Restrictions which prevent failed asylum seekers from receiving free healthcare under the NHS whilst they are waiting to return to their home countries were declared unlawful by the High Court yesterday.
The decision, which comes after years of lobbying from human rights groups, could affect up to 11,000 asylum seekers who are in limbo awaiting flights home.
The test case hinged on the treatment of a Palestinian man, in his thirties, named only as "A" for legal reasons. He brought the case against West Middlesex University Hospital NHS Trust, seeking judicial review of its refusal to provide care for a chronic liver disease.
The judge, Mr Justice Mitting, said that many, even all, failed asylum seekers and refugees were "penniless", and ruled that the hospital had an obligation of care. This will affect the policy of all NHS trusts to failed asylum seekers healthcare rights.
Guidelines issued in 2006 said that free treatment – unless in an emergency or life-threatening situation – was only available to those "ordinarily resident" in the UK for 12 months or more.
Barrister Stephen Knafler, for A, said that this legislation was unlawful, as it amounted to a violation of human rights.
Now this ruling will ensure that all asylum seekers who have cooperated with the Home Office, but cannot yet return home, have a right to be cared for in NHS hospitals.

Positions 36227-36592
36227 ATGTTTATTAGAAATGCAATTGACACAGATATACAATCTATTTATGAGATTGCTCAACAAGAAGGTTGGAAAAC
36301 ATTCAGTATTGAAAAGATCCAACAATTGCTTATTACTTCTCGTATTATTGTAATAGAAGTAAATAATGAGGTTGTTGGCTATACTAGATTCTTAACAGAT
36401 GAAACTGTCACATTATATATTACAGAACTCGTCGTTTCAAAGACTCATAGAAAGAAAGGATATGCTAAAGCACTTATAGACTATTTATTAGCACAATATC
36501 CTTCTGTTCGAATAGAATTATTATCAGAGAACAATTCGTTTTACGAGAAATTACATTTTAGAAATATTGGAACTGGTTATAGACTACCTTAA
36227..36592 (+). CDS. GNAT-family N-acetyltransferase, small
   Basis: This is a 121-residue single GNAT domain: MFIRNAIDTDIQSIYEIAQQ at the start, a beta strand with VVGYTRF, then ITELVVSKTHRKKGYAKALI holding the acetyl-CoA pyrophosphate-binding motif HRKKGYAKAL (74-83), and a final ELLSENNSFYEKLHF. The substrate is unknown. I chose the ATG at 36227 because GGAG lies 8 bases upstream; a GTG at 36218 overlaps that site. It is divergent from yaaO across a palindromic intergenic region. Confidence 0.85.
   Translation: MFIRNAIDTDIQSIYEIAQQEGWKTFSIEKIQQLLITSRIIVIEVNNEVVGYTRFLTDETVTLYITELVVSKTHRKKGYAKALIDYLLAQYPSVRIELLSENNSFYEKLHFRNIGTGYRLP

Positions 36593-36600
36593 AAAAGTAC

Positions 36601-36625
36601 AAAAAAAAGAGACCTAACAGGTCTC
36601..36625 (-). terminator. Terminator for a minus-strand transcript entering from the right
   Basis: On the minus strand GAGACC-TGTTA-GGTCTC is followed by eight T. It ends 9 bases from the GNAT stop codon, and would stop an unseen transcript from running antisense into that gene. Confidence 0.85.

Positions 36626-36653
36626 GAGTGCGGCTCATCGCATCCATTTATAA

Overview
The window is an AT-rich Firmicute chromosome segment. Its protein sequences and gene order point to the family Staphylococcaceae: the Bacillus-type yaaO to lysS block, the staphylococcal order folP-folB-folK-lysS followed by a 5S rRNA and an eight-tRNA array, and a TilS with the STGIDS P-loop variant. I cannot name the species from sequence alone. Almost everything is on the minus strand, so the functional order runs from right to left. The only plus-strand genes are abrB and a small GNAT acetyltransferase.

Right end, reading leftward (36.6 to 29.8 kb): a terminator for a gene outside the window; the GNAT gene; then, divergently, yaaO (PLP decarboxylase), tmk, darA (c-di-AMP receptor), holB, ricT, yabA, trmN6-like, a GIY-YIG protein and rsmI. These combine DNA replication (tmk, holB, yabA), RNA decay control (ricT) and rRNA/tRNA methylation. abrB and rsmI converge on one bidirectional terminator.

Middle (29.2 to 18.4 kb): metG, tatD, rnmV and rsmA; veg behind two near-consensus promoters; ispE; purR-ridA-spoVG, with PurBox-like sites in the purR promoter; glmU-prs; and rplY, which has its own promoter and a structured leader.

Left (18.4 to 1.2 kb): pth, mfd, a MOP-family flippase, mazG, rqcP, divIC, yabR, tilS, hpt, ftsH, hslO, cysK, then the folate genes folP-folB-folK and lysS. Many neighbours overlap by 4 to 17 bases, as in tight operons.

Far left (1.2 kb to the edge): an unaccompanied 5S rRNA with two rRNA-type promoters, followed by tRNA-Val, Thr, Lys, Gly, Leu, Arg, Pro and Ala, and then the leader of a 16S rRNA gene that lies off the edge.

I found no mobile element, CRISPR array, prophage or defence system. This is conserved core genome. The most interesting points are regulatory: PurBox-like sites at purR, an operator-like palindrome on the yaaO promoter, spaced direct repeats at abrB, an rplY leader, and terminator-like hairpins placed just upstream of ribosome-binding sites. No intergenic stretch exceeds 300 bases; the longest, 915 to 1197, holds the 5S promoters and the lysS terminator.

"The current guidance is unlawful," said Mr Knafler speaking for A. "It is because it excludes all failed asylum seekers and other persons from treatment without a positive immigration right to reside. It fails to advise that those who cannot pay for NHS treatment and who cannot reasonably be expected to leave the UK remain entitled to treatment."
West Middlesex University Hospital NHS Trust is now providing care for A, who is also receiving financial support from the Home Office.
Donna Covey, chief executive of the Refugee Council, welcomed yesterday's judgement.
She said: "This is a very important and welcome judgement. We hope this ruling will put an end to the practice of preventing vulnerable, ill people from getting the treatment they need."
The Department of Health has been granted the opportunity to appeal yesterday's ruling as it was a test case.
Join our commenting forum
Join thought-provoking conversations, follow other Independent readers and see their replies